News » Technology » The next decade is undoubtedly an era of smart bots with artificial intelligence: Pavana Jain

The next decade is undoubtedly an era of smart bots with artificial intelligence: Pavana Jain

Interview with Pavana Jain, CEO and co-founder, SHIFTMobility.

By Raif Karerat

WASHINGTON, DC: Pavana Jain is a natural innovator and a true stalwart of industry. During 18 years as a Senior Director with Oracle, she redefined operational strategy, helped close million dollar deals, and influenced the company’s policies and procedures.

Currently, in addition to serving as the CEO of a startup she co-founded, Jain works with angel investors and venture capitalists to explore new ideas, review mobile solutions for niche markets, identify the impact of local micro-markets on local commerce, and evaluate mobile platforms.

In an e-mail interview with The American Bazaar, Jain delved into the inner workings of her company and mused about the industry at large. Excerpts from the interview:

Your company, SHIFTMobility, is “the automotive industry’s first fully-integrated mobile solution.” Can you break down what that means, in layman’s terms?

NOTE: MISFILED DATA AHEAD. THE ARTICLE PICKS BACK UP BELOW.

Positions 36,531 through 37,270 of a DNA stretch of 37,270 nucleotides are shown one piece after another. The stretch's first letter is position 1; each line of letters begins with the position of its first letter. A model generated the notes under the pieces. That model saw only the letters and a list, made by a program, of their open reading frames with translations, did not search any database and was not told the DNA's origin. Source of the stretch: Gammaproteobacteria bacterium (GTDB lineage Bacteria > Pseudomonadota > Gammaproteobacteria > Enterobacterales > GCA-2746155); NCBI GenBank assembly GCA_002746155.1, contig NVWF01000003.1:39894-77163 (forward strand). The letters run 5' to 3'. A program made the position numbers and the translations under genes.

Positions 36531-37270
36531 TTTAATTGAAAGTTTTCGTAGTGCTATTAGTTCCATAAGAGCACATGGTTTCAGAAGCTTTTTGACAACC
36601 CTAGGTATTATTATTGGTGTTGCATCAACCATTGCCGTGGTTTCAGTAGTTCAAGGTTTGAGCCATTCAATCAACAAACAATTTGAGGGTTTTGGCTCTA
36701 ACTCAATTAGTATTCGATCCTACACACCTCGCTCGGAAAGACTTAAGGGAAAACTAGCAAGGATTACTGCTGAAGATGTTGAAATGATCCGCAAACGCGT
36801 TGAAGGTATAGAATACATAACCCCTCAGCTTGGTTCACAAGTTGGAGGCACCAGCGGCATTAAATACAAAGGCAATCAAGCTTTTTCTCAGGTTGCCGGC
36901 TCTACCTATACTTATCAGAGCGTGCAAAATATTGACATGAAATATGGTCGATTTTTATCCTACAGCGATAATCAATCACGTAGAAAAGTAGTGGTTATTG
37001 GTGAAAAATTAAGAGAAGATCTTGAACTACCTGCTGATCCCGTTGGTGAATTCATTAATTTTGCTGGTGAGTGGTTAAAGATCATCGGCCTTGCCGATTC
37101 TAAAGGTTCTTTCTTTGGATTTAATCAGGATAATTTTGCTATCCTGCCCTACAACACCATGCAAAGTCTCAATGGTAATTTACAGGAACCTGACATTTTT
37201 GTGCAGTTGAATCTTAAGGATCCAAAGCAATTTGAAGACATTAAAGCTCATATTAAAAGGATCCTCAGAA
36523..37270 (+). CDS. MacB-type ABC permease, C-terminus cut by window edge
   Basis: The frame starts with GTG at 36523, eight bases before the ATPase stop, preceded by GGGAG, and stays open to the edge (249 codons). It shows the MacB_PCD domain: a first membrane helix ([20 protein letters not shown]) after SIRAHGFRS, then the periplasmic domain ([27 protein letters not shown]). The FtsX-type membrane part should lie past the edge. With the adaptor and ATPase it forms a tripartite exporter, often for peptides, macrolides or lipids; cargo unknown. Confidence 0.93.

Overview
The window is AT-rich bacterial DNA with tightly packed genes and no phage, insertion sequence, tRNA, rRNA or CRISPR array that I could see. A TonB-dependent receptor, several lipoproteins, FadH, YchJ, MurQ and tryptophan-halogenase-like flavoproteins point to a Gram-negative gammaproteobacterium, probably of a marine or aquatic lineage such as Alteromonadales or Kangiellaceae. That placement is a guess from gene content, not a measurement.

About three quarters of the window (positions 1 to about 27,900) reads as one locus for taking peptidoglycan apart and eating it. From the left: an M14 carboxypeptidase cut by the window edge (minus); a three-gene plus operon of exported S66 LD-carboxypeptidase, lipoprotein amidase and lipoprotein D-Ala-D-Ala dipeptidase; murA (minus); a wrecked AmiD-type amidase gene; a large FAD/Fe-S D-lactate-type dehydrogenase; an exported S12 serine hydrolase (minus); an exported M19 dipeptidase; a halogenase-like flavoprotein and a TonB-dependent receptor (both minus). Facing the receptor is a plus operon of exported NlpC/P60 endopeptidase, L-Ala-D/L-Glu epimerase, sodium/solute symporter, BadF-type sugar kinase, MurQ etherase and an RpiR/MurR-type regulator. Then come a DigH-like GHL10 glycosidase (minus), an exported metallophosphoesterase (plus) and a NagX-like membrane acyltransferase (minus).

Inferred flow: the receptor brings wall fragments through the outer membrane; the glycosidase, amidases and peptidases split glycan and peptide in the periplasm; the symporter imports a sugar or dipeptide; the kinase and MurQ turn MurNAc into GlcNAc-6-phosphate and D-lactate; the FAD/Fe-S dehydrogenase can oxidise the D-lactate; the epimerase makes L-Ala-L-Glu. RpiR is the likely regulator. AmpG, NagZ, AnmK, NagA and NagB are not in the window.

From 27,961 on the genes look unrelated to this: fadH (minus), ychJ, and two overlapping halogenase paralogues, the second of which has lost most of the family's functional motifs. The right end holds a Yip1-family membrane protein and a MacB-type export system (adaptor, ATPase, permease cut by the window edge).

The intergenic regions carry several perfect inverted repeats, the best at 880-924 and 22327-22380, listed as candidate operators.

Automotive industry is interestingly diverse and comprises of a complex network of car manufacturers (also called Original Equipment Manufacturers or OEMs), auto parts suppliers, wholesale and retail distribution channels, and transportation logistics service organizations.

Manufacturing and distribution in general represent the two halves of the industry; they are the ying-yang of the sector.  While the manufacturing half concerns itself with the supply of raw materials to build automotive vehicles, the distribution side handles the flow of products in to the markets and to the consumers – the ultimate buyers of cars, parts, and services.

Although automotive manufacturers use state-of-the-art information systems and technology, the distributor systems are deeply fragmented and are also more than two decades old.  As a result, information is not readily or easily available at the point of sale and service.

OEMs have their own dealer network to distribute goods and services whereas aftermarket segment consists of a large number of parts manufacturers, distributors and independent repair and service organizations.

SHIFTMobility focuses on automotive aftermarket – a $240 [billion] industry, and links up the repair centers to parts distributors and manufacturers with the industry’s first fully integrated mobile solution.

Why focus on the automotive industry?

Automotive aftermarket has lagged behind in terms of technology and innovations.  It is also the one with the most number of players, still uses paper for back-end commerce and EDI for B2B transactions, has unstructured information silos, complex data integration requirements and service challenges.